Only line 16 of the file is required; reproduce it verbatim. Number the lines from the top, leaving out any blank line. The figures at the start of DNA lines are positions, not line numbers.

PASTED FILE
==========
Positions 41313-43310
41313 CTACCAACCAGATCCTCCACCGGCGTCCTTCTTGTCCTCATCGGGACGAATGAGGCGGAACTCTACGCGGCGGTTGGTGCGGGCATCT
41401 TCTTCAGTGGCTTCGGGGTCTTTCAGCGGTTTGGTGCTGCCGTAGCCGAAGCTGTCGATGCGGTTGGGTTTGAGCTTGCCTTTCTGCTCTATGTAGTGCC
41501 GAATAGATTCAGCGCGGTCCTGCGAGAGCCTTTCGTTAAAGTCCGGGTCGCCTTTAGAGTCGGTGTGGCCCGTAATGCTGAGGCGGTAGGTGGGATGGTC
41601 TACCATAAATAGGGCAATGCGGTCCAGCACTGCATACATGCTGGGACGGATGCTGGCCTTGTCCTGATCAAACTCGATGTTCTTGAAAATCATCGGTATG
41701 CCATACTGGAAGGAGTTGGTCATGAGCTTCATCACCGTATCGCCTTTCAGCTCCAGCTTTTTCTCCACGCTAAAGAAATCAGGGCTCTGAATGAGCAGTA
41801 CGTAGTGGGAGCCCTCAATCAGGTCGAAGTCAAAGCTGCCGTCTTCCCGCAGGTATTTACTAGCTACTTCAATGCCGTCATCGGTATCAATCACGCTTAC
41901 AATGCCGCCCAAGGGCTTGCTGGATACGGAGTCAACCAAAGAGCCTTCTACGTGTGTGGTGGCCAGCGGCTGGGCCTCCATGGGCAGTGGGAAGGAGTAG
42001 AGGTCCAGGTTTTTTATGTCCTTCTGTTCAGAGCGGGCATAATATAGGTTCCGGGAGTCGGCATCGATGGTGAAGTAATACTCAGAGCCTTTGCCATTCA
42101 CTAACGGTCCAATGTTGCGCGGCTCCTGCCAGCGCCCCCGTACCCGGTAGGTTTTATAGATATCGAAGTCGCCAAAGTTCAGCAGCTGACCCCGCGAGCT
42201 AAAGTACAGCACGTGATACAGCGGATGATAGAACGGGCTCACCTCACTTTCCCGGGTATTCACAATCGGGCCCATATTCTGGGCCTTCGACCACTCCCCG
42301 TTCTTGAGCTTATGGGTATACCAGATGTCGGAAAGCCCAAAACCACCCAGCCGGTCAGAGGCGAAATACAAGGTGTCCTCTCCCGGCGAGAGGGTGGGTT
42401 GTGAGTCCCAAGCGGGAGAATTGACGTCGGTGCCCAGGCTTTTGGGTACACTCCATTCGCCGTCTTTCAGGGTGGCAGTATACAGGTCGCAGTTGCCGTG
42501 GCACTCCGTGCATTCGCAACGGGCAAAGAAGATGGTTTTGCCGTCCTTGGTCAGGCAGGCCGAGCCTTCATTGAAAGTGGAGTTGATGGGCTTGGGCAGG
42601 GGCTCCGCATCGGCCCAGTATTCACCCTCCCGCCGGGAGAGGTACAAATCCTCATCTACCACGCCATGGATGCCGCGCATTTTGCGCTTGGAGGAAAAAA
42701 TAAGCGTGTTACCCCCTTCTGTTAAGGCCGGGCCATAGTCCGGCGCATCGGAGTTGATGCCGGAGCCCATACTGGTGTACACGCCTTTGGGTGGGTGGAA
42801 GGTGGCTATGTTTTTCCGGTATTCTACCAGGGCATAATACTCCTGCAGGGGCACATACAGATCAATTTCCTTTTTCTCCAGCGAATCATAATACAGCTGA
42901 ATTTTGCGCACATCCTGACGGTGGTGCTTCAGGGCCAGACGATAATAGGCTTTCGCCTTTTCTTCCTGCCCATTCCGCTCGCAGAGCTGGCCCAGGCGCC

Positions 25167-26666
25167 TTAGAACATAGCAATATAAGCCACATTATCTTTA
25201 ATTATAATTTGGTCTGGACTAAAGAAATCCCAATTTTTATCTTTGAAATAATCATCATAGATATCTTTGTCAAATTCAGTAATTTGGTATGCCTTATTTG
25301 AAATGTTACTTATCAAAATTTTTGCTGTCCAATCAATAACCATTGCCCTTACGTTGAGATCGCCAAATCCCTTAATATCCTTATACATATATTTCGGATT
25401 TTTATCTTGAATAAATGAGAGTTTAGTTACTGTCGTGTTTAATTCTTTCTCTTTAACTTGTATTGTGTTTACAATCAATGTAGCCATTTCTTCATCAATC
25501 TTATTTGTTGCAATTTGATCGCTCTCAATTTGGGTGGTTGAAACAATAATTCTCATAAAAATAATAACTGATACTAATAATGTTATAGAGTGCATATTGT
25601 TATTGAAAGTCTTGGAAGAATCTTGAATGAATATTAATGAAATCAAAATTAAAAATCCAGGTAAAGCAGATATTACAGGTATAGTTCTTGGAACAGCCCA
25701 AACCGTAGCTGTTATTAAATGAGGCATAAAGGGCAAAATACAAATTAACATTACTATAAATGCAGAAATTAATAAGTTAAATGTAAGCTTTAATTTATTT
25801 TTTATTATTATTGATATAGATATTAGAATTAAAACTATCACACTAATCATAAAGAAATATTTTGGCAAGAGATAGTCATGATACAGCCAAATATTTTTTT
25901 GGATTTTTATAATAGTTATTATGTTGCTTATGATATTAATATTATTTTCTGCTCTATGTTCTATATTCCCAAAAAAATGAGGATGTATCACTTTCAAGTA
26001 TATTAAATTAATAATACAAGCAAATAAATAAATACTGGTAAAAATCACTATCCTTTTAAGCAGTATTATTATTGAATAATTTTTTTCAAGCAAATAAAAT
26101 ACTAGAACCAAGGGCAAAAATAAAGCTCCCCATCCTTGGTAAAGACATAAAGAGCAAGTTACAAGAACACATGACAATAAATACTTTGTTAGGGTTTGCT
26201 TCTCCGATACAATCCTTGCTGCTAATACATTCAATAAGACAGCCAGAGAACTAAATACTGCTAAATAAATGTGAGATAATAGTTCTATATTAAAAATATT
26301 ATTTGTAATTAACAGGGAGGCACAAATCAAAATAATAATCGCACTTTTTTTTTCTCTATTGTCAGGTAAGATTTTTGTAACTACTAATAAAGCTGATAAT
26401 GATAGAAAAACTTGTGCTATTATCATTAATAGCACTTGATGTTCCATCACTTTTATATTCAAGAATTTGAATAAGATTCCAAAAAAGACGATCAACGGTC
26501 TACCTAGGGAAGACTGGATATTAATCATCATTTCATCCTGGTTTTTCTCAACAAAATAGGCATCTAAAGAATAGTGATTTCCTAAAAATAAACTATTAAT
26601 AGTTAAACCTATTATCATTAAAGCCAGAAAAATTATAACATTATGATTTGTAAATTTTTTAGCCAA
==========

42701 TAAGCGTGTTACCCCCTTCTGTTAAGGCCGGGCCATAGTCCGGCGCATCGGAGTTGATGCCGGAGCCCATACTGGTGTACACGCCTTTGGGTGGGTGGAA